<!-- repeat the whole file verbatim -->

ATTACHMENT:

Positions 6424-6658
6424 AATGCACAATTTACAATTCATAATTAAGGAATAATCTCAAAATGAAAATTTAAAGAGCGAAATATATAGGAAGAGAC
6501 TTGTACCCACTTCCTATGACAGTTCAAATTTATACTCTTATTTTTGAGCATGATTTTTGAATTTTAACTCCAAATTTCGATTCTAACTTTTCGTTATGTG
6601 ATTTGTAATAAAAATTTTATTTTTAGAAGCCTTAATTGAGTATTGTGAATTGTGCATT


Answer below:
Positions 6424-6658
6424 AATGCACAATTTACAATTCATAATTAAGGAATAATCTCAAAATGAAAATTTAAAGAGCGAAATATATAGGAAGAGAC
6501 TTGTACCCACTTCCTATGACAGTTCAAATTTATACTCTTATTTTTGAGCATGATTTTTGAATTTTAACTCCAAATTTCGATTCTAACTTTTCGTTATGTG
6601 ATTTGTAATAAAAATTTTATTTTTAGAAGCCTTAATTGAGTATTGTGAATTGTGCATT